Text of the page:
abstract = "Even though it is recognized that vision plays an important role in grasping movements, it is not yet fully understood how the visual feedback of the hand contributes to the on-line control. Visual feedback could be used to shape the posture of the hand and fingers, to adjust the trajectory of the moving hand, or a combination of both. Here, we used a dynamic perturbation method that altered the position of the visual feedback relative to the actual position of the thumb and index finger to virtually increase or decrease the visually sensed grip aperture. Subjects grasped objects in a virtual 3D environment with haptic feedback and with visual feedback provided by small virtual spheres anchored to the their unseen fingertips. We found that the effects of the visually perturbed grip aperture arose preeminently late in the movement when the hand was in the object’s proximity. The on-line visual feedback assisted both the scaling of the grip aperture to properly conform it to the object’s dimension and the transport of the hand to correctly position the digits on the object’s surface. However, the extent of these compensatory adjustments was contingent on the viewing geometry. The visual control of the actual grip aperture was mainly observed when the final grasp axis orientation was approximately perpendicular to the viewing direction. On the contrary, when the final grasp axis was aligned with the viewing direction, the visual control was predominantly concerned with the guidance of the digit toward the visible final contact point.",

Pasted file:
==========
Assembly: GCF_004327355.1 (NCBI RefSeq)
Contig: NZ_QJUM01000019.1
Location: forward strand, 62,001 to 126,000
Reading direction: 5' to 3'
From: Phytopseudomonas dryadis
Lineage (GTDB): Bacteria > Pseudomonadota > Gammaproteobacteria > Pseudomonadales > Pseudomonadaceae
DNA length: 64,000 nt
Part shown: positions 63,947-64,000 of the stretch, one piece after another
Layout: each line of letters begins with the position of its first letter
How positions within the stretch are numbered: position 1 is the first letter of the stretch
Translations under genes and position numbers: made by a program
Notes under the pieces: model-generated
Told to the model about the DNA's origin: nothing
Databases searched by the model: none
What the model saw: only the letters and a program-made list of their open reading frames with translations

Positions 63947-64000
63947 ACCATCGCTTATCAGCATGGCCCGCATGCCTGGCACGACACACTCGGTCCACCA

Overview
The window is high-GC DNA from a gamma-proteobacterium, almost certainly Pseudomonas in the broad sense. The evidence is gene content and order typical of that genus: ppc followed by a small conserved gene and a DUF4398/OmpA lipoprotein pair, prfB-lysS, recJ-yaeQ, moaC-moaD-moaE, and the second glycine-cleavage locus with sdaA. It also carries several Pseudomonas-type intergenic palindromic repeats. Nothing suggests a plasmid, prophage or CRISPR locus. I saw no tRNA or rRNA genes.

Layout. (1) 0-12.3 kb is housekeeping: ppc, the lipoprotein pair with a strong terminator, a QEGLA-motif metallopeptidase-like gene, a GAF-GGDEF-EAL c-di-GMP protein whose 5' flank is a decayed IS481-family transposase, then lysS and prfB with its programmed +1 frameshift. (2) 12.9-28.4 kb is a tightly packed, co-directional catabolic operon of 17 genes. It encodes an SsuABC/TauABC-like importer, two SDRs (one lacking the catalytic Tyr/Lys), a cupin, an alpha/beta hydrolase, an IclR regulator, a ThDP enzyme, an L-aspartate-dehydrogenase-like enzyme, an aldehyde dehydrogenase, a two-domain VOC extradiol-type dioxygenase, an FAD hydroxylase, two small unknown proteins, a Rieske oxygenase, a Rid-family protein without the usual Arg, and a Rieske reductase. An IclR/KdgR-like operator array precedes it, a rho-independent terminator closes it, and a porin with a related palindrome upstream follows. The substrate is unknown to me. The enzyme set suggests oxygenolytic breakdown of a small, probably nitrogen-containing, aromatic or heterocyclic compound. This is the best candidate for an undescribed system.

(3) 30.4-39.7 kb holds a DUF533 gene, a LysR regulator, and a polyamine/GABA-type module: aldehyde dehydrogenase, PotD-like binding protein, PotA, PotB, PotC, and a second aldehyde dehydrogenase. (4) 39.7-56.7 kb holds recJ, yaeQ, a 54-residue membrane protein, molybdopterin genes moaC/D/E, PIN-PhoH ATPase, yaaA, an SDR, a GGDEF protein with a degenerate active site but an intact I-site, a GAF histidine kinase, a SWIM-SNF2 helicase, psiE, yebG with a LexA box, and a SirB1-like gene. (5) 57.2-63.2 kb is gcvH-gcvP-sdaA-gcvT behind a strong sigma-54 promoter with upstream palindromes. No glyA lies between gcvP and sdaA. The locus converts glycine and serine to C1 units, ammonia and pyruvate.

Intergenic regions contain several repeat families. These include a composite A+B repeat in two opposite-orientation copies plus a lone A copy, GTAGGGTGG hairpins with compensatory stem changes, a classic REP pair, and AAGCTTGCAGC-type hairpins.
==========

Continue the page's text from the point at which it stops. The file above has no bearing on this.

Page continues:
keywords = "Grasping, On-line control, Perturbation, Virtual reality, Visual feedback",